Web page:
IBM will own 80 percent of the International Systems Technology Company, which will make servers for the Asia-Pacific region.
IBM has formed a joint venture with Great Wall Computer Shenzhen Co Ltd. to manufacture servers for the Asia-Pacific region, settling uncertainty over how last weeks sale of IBMs PC division would affect the areas server operations.
The new venture, International Systems Technology Company, will take over from a 10-year-old alliance between the two companiescalled International Information Products (Shenzhen) Co Ltd.and will use the same manufacturing premises.
IIPC, with a four-building factory based in the Futian Bonded Area of Shenzhen, was IBMs main manufacturing base for Intel-based hardware in the Asia-Pacific region, manufacturing laptops, desktops and servers. Its PC operations were included in the sale of IBMs PC division to Lenovo,
but server manufacturing wasnt included. Uncertainty over the fate of IIPCs server business caused Great Walls shares to fall 10 percent on Thursday.
On Sunday, however, Great Wall and IBM formally announced the new venture, ISTC, which is designed to take up where IIPC left off. As was previously the case with IIPC, it will be 80 percent owned by IBM and 20 percent owned by Great Wall, IBM said. ISTC will take over the Shenzhen plants manufacture of xSeries and pSeries servers. It will initially be sharing the premises with the PC manufacturing lines controlled by Lenovo-owned IIPC, but will ultimately be separated off, said IBMs Tara Sexton, vice president of communications for Integrated Supply Chain, in a telephone interview.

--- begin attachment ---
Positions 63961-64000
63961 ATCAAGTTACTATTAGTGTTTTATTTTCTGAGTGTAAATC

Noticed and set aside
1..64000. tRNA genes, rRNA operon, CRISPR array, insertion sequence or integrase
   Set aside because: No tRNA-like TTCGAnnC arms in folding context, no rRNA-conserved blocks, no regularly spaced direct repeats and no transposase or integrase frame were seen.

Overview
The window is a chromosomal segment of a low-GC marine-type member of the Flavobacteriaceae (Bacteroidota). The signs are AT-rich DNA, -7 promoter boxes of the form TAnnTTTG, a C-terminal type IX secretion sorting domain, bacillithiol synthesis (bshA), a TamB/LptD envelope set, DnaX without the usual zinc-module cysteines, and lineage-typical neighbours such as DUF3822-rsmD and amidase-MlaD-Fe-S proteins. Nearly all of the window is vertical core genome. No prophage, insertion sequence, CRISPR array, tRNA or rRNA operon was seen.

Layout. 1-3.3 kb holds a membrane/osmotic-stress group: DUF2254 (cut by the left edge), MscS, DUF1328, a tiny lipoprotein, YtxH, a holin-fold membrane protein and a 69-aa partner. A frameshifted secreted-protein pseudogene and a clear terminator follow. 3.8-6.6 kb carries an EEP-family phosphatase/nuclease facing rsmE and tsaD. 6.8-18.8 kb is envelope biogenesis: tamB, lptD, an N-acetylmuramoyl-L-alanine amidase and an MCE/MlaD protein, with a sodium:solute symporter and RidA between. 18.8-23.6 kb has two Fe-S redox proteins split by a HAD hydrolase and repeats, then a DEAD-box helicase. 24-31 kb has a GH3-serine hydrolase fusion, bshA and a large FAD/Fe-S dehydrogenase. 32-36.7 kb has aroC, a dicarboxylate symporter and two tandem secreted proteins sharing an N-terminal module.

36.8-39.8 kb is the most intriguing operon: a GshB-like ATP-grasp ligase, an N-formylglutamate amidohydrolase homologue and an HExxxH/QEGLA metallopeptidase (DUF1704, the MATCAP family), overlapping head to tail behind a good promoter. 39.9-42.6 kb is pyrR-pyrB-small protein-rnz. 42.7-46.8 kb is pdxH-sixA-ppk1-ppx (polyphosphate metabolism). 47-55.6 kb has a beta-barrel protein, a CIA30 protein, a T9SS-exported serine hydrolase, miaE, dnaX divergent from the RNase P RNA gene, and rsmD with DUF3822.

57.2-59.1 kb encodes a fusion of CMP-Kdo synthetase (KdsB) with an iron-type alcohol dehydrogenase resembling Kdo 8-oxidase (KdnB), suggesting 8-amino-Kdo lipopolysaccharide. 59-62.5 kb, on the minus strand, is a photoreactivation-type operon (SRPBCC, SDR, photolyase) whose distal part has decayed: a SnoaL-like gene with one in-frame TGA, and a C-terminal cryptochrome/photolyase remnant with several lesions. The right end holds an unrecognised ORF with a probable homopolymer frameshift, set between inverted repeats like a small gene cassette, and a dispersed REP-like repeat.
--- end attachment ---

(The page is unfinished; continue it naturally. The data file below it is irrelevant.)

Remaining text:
Click here to read about IBM customers reaction to the Lenovo deal.
"This is about drawing a line in the sand, distinguishing whats PCs and whats servers," Sexton said. "The new joint venture will continue the production of servers, while IIPC will continue to handle PCs and laptops. Asia is a huge growth opportunity, so the capability to manufacture servers for that market is very important."
IBM and Lenovo characterized the new venture as a formality and said manufacturing would continue seamlessly through the transition period. "All parties involved here are committing to make this a smooth transition that will minimize any impacts to our customers and our employees," said IIPC general manager Jeff Gallinat, in a statement. "Both companies will have bright futures, and will offer challenging work environments and opportunities for people to grow."
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